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The Merchant Of Venice - Shylock

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Introduction

The Merchant Of Venice In Act 4 scene 1 Shylock has brought Antonio to court to receive payment of his bond. Antonio's ships have sunk and been raided by pirates and his wealth along with it. In Antonio's bond with Shylock it was agreed that if the bond couldn't be paid, then a pound of Antonio's flesh was to be forfeit. Shylock is angry about many misfortunes in his life, which include the loss of his daughter to a Christian, this is a real embarrassment and a painful experience because of strong racial prejudice and hatred between the religious groups at the time. Also for losing his daughter, Shylock is enraged as he loved her very much and whilst leaving, Jessica (Shylocks daughter) stole many precious jewels and money from Shylock somewhat ' delving the knife further into the wound' as such. So when Shylock enters the court he knows Antonio will not have his money, for Tubal has told him about the merchants ships, but this is irrelevant as Shylock is not interested in money, but revenge on the 'Christian' for all the trouble Christians in general have inflicted in his life. This scenes importance is tremendous as this is really the climax of the play. Antonio is almost certain to die for the loan he bestowed his friend and also it looks set for the Jew Shylock to triumph in the court in terms of revenge rather than money though. ...read more.

Middle

The Christian fighting the Jew. Their attitude to Shylock would have been one of dislike and disgust, due to the general opinion of Jews for the time period. Shylock would of most likely of been played by an odd looking person with a large nose to fit the common stereotype, he would most likely of also been ugly to an extent to somewhat distance the audience from him even further. Through Shakespeares almost two-sided approach to Shylock, the victim and villain. He may of shown some that Jews were similar to Christians, although it is likely the Elizabethans will of thought his misfortune to be punishment from god. In the court scene Shylocks first speech, he states that he would prefer to receive Antonios bond rather than his money. ' I rather choose to have a weight of carrion flesh than to receive three thousand ducats'. As stupid and maybe insane this craving is, I can understand why he would rather punish Antonio rather than receive his money. With his daughter, money and pride gone he has nothing else to live for except revenge for the atrocities in his life and killing Antonio a 'wretched' Christian is a good start. Bassanio questions this motive and Shylock replies by saying 'I am not bound to please thee with my answers'. This is an empowered outburst. ...read more.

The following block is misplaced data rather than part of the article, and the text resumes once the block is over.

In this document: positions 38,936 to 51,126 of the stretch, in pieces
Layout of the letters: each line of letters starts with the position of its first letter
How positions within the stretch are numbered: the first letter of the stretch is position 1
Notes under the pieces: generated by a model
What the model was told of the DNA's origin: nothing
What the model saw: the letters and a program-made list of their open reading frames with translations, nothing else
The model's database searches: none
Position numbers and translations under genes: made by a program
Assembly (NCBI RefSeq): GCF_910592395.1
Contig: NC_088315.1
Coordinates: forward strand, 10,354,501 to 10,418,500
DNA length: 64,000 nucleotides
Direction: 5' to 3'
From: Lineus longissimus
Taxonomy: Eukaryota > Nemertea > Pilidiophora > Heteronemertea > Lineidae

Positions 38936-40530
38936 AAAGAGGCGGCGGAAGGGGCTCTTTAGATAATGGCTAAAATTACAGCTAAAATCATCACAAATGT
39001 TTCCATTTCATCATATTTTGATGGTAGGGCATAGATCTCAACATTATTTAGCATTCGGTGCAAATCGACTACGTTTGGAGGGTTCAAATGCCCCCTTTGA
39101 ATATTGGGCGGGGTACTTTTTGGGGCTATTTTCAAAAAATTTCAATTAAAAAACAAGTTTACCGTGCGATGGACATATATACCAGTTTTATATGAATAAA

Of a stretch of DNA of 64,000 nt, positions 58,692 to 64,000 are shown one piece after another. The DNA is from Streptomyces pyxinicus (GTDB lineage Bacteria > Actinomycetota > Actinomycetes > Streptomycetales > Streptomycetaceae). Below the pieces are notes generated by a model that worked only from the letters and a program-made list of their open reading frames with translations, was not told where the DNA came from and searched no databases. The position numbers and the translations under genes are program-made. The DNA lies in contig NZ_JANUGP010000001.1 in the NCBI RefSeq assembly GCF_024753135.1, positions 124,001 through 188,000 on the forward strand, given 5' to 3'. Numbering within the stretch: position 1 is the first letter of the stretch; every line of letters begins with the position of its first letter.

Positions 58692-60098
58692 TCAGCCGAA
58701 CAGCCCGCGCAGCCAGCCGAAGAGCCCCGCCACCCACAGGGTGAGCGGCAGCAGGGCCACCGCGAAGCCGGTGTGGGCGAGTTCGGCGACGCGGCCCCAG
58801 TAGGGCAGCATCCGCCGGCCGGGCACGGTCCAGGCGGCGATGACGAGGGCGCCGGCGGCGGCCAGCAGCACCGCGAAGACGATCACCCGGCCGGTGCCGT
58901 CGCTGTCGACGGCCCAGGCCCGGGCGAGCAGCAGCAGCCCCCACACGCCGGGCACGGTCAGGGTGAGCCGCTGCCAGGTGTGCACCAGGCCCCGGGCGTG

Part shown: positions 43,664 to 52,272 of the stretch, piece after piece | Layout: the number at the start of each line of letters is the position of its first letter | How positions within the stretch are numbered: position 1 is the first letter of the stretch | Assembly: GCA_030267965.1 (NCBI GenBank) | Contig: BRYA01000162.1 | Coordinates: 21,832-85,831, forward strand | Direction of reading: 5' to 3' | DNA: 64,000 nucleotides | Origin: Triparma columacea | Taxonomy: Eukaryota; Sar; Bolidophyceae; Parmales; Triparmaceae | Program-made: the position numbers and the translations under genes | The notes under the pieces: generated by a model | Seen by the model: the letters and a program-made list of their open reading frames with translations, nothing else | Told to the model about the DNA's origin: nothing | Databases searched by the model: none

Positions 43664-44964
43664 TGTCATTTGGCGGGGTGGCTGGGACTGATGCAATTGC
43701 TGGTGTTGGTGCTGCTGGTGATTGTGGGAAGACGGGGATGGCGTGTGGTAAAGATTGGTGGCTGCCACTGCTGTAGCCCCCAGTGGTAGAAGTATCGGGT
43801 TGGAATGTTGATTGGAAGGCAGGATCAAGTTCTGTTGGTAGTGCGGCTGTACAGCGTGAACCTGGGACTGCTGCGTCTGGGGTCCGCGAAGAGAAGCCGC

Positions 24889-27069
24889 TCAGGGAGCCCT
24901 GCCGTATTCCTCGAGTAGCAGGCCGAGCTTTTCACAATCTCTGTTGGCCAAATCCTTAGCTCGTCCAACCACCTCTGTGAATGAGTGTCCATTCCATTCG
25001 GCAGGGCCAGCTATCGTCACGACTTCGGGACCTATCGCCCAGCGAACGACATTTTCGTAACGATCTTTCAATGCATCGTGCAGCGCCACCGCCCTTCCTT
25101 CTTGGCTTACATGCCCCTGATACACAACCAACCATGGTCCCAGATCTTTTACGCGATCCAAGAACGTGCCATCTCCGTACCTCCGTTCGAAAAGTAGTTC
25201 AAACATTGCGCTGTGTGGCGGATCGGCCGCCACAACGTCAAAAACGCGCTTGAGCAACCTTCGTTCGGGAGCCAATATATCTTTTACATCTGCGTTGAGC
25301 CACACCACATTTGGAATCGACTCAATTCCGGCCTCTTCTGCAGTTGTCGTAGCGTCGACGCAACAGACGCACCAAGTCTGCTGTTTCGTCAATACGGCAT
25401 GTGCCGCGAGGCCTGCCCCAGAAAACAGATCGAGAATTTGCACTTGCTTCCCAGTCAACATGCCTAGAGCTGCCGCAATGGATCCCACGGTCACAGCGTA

Conclusion

In conclusion this plays significance in the 21st century is small as we live in a society based on racial equality. Although it does show the discrimination the race went through in Elizabethan times. The play is also a moral and philosophical work as Shakespeare through his work has tried to send a message to the public and change the opinions of people. I suppose the play illustrates how if you mock someone enough you can drive them to do terrible things and it give you an insight into how people handle judging and tragedy. The contrast of this plot with the others is large. Shakespeare has used this plot as his serious plot with a message amongst other plots such as the romance between Bassanio and Portia, the forbidden love of Jessica and Lorenzo, the loyalty of true friends Antonio and Bassanio, the comedy of Bassanio and the ring and the treachery of Jessica to her father Shylock. Which all add something different to the play along with their own messages. I think Shylock was a man driven by years of mistreatment and abuse. I believe it was not his fault entirely that he became so unforgiving and vengeful but rather the Christians that taunted him. But in the end he tried as hard as he could to be unmerciful and ended up as what he hated most and thus a just end. ...read more.

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